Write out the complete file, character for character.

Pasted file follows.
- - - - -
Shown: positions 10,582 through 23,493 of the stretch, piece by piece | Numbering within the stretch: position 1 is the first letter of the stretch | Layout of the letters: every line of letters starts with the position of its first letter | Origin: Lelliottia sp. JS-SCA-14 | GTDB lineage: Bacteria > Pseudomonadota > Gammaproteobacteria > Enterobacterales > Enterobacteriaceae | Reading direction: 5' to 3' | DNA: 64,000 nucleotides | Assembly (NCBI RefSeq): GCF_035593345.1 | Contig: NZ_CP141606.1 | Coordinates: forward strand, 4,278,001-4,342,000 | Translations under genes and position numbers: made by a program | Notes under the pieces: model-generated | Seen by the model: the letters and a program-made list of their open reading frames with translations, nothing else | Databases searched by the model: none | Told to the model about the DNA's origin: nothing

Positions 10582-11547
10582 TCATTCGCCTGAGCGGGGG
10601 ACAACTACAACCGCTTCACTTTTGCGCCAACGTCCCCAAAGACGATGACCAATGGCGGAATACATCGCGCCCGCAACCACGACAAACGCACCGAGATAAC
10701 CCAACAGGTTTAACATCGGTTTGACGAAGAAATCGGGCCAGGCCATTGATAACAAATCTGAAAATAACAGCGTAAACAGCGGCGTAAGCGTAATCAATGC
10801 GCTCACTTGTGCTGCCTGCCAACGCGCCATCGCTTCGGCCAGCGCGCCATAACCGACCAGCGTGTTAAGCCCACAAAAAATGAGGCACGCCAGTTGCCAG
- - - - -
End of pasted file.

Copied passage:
Shown: positions 10,582 through 23,493 of the stretch, piece by piece | Numbering within the stretch: position 1 is the first letter of the stretch | Layout of the letters: every line of letters starts with the position of its first letter | Origin: Lelliottia sp. JS-SCA-14 | GTDB lineage: Bacteria > Pseudomonadota > Gammaproteobacteria > Enterobacterales > Enterobacteriaceae | Reading direction: 5' to 3' | DNA: 64,000 nucleotides | Assembly (NCBI RefSeq): GCF_035593345.1 | Contig: NZ_CP141606.1 | Coordinates: forward strand, 4,278,001-4,342,000 | Translations under genes and position numbers: made by a program | Notes under the pieces: model-generated | Seen by the model: the letters and a program-made list of their open reading frames with translations, nothing else | Databases searched by the model: none | Told to the model about the DNA's origin: nothing

Positions 10582-11547
10582 TCATTCGCCTGAGCGGGGG
10601 ACAACTACAACCGCTTCACTTTTGCGCCAACGTCCCCAAAGACGATGACCAATGGCGGAATACATCGCGCCCGCAACCACGACAAACGCACCGAGATAAC
10701 CCAACAGGTTTAACATCGGTTTGACGAAGAAATCGGGCCAGGCCATTGATAACAAATCTGAAAATAACAGCGTAAACAGCGGCGTAAGCGTAATCAATGC
10801 GCTCACTTGTGCTGCCTGCCAACGCGCCATCGCTTCGGCCAGCGCGCCATAACCGACCAGCGTGTTAAGCCCACAAAAAATGAGGCACGCCAGTTGCCAG